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  • Confucian Concord: Reform, Utopia and Global Teleology in Kang Youwei's Datong Shu by Federico Brusadelli
  • Carine Defoort (bio)
Confucian Concord: Reform, Utopia and Global Teleology in Kang Youwei's Datong Shu. By Federico Brusadelli. Leiden: Brill, 2020. Pp. 197. Hardback $146, isbn 978-90-04-43444-8

Confucian Concord: Reform, Utopia and Global Teleology in Kang Youwei's Datong Shu analyses the thought of the late Qing reformer Kang Youwei 康有為 (1858– 1927). His well-known Datongshu 大同書 (Great Concord), conceived in 1884 and finally published in 1935, functions as a prism. The research interest of Federico Brusadelli, Lecturer in Chinese History at the University of Naples L'Orientale, reaches beyond Kang’s thought to the production of histories and their political relevance in the two last centuries. The author presents the Great Concord as an early “global history” in which Kang developed his vision of the whole world’s past, present and future. That future would ultimately lead to the Age of Great Concord (Datong 大同) or Supreme Equality (Taiping 太平), characterized by social stability and individual equality for everybody.

Brusadelli’s two major claims are: first, that Kang’s Great Concord is profoundly rooted in Chinese intellectual trends and not primarily a response to the shock of Western intrusion; and second, that Datongshu is not some extreme, utopian fantasy but largely consistent with Kang’s other political writings. The combined claim is then that Great Concord is an important reflection on Chinese modernity. Brusadelli’s study convincingly challenges and replaces the once dominant default narrative of “traditional China” facing “modernity”—conceived as inherently Western—when forcefully confronted by a superior culture. The portrayal of the West as the sole protagonist is no longer convincing nor fruitful. Kang’s Datongshu is, on the one hand, profoundly inspired by a wide variety of predominantly indigenous ideas and, on the other hand, very influential in currently lively reflections on China’s global role. Like in Kang’s time, China stands again at a critical turning point defining its identity and role in the world. From the perspective of this long tradition, the twentieth century with its Western dominance and successive revolutions, appears no more than one episode.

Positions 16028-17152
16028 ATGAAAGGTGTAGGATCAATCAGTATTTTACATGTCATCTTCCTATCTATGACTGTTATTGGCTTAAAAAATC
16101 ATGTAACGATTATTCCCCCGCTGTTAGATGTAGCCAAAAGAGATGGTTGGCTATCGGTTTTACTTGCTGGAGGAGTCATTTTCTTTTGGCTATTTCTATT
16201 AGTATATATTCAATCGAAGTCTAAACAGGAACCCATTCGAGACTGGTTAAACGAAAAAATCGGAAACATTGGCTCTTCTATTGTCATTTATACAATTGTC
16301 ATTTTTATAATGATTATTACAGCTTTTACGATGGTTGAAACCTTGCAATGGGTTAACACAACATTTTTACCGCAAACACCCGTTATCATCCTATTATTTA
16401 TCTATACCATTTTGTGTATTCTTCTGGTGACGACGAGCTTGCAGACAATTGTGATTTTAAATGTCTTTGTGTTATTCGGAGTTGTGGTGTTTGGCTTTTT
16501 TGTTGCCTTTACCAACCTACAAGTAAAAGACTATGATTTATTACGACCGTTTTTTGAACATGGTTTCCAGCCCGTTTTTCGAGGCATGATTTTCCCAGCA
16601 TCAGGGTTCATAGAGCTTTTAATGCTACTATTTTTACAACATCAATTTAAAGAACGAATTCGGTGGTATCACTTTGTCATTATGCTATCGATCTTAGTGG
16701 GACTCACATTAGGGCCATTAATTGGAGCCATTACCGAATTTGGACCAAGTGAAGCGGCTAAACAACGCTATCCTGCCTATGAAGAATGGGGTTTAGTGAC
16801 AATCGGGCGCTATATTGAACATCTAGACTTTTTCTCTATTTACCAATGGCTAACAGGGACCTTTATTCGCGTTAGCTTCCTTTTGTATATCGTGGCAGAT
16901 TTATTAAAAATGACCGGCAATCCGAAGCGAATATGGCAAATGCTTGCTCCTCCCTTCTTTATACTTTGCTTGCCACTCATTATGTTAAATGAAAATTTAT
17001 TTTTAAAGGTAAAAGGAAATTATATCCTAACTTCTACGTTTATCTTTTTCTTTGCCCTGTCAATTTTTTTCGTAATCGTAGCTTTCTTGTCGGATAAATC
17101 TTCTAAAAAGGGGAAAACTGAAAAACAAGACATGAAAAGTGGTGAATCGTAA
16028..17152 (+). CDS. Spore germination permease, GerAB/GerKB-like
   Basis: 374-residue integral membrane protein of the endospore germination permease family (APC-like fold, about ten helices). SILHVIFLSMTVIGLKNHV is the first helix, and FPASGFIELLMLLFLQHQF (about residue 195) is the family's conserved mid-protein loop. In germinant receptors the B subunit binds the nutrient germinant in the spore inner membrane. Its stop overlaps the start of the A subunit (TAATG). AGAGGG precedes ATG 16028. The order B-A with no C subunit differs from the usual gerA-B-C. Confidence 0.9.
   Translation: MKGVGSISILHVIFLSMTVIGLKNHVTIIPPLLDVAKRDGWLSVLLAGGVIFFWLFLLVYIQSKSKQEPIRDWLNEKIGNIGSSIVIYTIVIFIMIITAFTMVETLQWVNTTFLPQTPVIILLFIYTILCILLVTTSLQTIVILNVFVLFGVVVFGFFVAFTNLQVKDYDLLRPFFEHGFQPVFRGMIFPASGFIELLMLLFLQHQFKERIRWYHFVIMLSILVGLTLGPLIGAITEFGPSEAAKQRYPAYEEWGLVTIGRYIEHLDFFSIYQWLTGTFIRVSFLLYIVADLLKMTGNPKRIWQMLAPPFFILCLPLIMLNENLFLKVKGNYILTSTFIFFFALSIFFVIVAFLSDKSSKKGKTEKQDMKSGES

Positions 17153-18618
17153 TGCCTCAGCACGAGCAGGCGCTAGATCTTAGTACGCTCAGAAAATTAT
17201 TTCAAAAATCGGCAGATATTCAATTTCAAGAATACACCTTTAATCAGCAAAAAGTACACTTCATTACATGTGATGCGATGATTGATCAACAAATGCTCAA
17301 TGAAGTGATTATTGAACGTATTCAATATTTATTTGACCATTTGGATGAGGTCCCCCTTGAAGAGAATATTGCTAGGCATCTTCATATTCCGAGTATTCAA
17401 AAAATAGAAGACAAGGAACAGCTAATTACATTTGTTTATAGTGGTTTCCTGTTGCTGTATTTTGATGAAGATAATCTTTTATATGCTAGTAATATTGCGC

Brusadelli’s argument, covering two millennia of intellectual history, is divided into three main parts and subdivided into eight chapters: the Datongshu’s “Roots” or sources of inspiration (Classicism, Buddhism, and the West), followed by some of its main lines of interest or “Threads” (Nation, Democracy, and [End Page 1] Socialism), and leading to its “Legacies” in the last two centuries (Mao Zedong in the 20th century, and the booming political reflection in the third millennium).

The first Part, “Roots,” begins with a chapter on Kang’s Confucian or rather Classicist (Ru 儒) inspiration. It traces these roots to the Spring and Autumn Annals (Chunqiu 春 秋 ) of Lu (722 to 481 BCE) attributed to the Master, via the Gongyang transmission to the Chunqiu Fanlu 春秋繁露, which Kang unreservedly attributed to Dong Zhongshu 董仲舒 (195–105 BCE), the well-known advisor of Emperor Wu 武帝 (r. 140–87 BCE). A low tide for the Gongyang tradition followed after Dong’s Eastern Han commentator He Xiu 何休 (129–182). It revived in the eighteenth-century New Text scholarship of the Jiangnan region, eventually finding its way to Guangzhou where Kang Youwei lived. One fascinating characteristic of this intellectual genealogy is that it shows how Kang Youwei’s optimistic and linear vision of historical progress gradually came into being over the centuries and was not suddenly imposed from outside. Another interesting point is that throughout history Gongyang scholarship supported very different political positions: the central court during the Han, more local power in the late Qing Jiangnan region, and a strong bureaucratic state at the turn of the twentieth century.

These Classicist roots are not only presented in this first chapter, but also recur in the rest of the monograph, demonstrating the “internal Chinese dynamics (both local and central) [that] were at play long before the so-called Western shock, and were subsequently merged into the later confrontation with—and importation of—foreign concepts and theories” (pp. 39–40). Other than Ru elements were also sources of inspiration for Kang. Chapter 2 explores...


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